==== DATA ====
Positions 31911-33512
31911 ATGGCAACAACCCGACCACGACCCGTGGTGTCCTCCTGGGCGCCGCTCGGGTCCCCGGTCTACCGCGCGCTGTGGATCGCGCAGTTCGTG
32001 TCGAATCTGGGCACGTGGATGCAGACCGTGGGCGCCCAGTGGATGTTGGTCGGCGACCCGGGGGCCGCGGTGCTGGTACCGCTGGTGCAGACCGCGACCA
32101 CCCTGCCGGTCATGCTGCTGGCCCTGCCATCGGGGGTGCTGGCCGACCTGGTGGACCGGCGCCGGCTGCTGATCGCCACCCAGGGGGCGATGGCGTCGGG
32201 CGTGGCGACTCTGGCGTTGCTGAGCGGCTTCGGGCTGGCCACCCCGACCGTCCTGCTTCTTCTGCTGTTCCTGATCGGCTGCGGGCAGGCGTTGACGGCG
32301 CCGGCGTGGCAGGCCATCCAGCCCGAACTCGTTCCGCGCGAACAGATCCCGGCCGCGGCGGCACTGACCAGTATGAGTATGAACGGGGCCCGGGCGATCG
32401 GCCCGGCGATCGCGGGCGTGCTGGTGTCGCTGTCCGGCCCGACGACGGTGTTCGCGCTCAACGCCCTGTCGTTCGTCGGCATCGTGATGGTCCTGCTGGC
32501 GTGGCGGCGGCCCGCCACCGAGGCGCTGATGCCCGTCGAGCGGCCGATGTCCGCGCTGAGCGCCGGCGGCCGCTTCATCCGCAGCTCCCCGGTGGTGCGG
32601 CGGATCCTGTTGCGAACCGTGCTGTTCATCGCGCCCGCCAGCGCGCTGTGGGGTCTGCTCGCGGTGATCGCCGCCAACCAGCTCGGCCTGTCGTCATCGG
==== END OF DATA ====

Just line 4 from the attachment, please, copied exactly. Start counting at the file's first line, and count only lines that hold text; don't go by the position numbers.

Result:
32101 CCCTGCCGGTCATGCTGCTGGCCCTGCCATCGGGGGTGCTGGCCGACCTGGTGGACCGGCGCCGGCTGCTGATCGCCACCCAGGGGGCGATGGCGTCGGG